Five Questions with VP for Advancement Karen Isble

Karen Isble
Karen Isble came to Kalamazoo College from the University of California, Irvine, last fall as the institution’s vice president for advancement.

Last fall, Karen Isble joined Kalamazoo College as the institution’s vice president for advancement, bringing with her a broad background in development and extensive campaign experience. Isble came to K from the University of California, Irvine, where she served as associate vice chancellor and campaign director for university advancement, leading the planning and execution of the university’s $2 billion comprehensive campaign, “Brilliant Future.” Prior to joining UC Irvine, Isble served as assistant vice president for development at the University of Michigan. A Detroit native, Isble worked in arts administration and fundraising roles at the Chamber Music Society of Detroit, the Chicago Symphony Orchestra and the Goodman Theatre prior to joining U of M. Isble earned her bachelor’s from Harvard University and her master’s from the University of Michigan. We sat down with Isble and asked her to reflect on her time so far at K and the opportunities and challenges facing the field of advancement.

What drew you to Kalamazoo College?

The reputation of both the College and Kalamazoo’s strong philanthropic community was a huge draw, as well as proximity to my family here in Michigan and Chicago. Honestly, though, the biggest draw was the strong leadership team and sense of community—and the opportunity to focus my advancement efforts on a smaller institution that was centered on students first. So far, my early observations have not disappointed—it’s all that I could have hoped for, even having made this transition amidst the pandemic.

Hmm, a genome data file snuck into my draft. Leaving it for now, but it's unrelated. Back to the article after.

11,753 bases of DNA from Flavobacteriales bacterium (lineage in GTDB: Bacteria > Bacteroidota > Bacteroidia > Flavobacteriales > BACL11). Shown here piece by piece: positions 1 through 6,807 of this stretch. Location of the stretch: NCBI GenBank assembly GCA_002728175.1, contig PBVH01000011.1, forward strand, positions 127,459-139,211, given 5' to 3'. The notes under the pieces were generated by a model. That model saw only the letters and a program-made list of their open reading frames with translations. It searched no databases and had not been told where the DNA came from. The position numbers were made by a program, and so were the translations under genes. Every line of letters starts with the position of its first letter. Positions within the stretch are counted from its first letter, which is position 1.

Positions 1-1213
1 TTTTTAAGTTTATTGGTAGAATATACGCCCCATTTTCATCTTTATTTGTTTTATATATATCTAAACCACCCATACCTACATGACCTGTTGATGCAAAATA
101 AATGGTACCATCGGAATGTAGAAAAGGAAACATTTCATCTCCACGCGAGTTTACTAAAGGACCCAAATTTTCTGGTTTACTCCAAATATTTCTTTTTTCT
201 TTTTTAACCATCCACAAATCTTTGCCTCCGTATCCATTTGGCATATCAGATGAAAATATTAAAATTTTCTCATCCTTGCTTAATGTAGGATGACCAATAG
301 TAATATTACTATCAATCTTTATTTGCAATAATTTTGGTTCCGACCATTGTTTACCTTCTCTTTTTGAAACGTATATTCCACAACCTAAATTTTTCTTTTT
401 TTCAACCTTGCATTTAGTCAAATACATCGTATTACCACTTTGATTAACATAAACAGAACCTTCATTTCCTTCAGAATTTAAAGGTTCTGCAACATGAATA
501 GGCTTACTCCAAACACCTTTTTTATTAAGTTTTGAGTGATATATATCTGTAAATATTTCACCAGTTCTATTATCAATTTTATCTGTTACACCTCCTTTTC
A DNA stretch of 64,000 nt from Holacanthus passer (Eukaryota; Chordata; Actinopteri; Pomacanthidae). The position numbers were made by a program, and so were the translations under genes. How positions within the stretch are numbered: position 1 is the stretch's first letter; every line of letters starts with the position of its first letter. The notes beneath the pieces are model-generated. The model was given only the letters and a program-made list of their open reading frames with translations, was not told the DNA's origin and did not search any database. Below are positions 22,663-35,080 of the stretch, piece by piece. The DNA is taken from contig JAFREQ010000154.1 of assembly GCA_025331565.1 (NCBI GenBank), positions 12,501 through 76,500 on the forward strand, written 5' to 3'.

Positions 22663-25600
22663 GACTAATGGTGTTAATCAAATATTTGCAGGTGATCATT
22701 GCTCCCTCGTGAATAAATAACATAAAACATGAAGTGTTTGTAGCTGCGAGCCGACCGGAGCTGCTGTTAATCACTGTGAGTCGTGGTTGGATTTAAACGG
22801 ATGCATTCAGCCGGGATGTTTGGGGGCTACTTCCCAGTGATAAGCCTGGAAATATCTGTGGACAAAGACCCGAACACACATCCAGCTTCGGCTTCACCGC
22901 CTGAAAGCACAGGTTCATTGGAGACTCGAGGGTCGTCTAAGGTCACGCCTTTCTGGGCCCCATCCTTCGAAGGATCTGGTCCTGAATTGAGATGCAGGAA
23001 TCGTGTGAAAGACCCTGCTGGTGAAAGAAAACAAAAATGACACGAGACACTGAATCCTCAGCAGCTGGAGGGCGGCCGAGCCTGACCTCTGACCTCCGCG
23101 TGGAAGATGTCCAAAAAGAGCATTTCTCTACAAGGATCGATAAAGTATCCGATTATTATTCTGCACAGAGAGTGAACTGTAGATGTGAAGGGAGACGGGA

What excites you most about your job?

Bringing people together—alumni, community leaders, donors, faculty, staff and students—for a united cause: access to and enrichment of higher education. I also love seeing those efforts come to life on campus—students taking advantage of all that K has to offer, faculty gaining new resources, and new and updated spaces where students live, learn and play.

What are some of the challenges for university and college advancement programs today?

Like any nonprofit institution, there’s ever-increasing competition for where donors can give their philanthropy. We’re continually working to stay ahead of the curve and to make sure our stories of why donors should support higher ed are compelling, transparent and exciting. Creating a clear path along the pipeline from marketing/communications to alumni/community engagement to fundraising/stewardship takes the work of many talented people with varying skill sets, all working in concert. There are a lot of opportunities to miss a step, and all of the steps are important.

How has COVID-19 changed the way we approach alumni engagement and fundraising?

The same way it’s changed everything, really. A year ago, we were all at a bit of a standstill across the industry, and we couldn’t have imagined that the work we do could be done any other way. Traveling with the college president to alumni events, individual in-person meetings with donors, large-scale gatherings like homecoming—they’re the key tools we use to stay in front of our constituents and keep them informed about what’s happening on campus. The pandemic swept all of that aside, and it took us some time to think about how we could (and when and whether we should) try to engage with alumni and donors virtually. We had to learn what that felt like, sounded like. Fortunately, we’ve done a good job here at K—and across the field—in embracing these new forms of outreach, and, even when we’re able to travel and gather again with ease, we will keep some of these new “tools” close at hand. They’ve helped us not only stay connected with those we were already close to, but make new connections with those who had never had the opportunity to engage with K in person.

On a personal note, what are three things people may be surprised to learn about you?

  • I’m only five feet tall—they tried to tell me 4’11”, but I’m not buying it.
  • I pivoted from pre-med student to aspiring opera singer during college. I still sing when I can, and I can’t wait until choirs can gather again!
  • I’m a sci-fi geek. Star Wars, Star Trek—I’ll take them all. I’m also a huge fan of the Harry Potter, Lord of the Rings and Marvel franchises.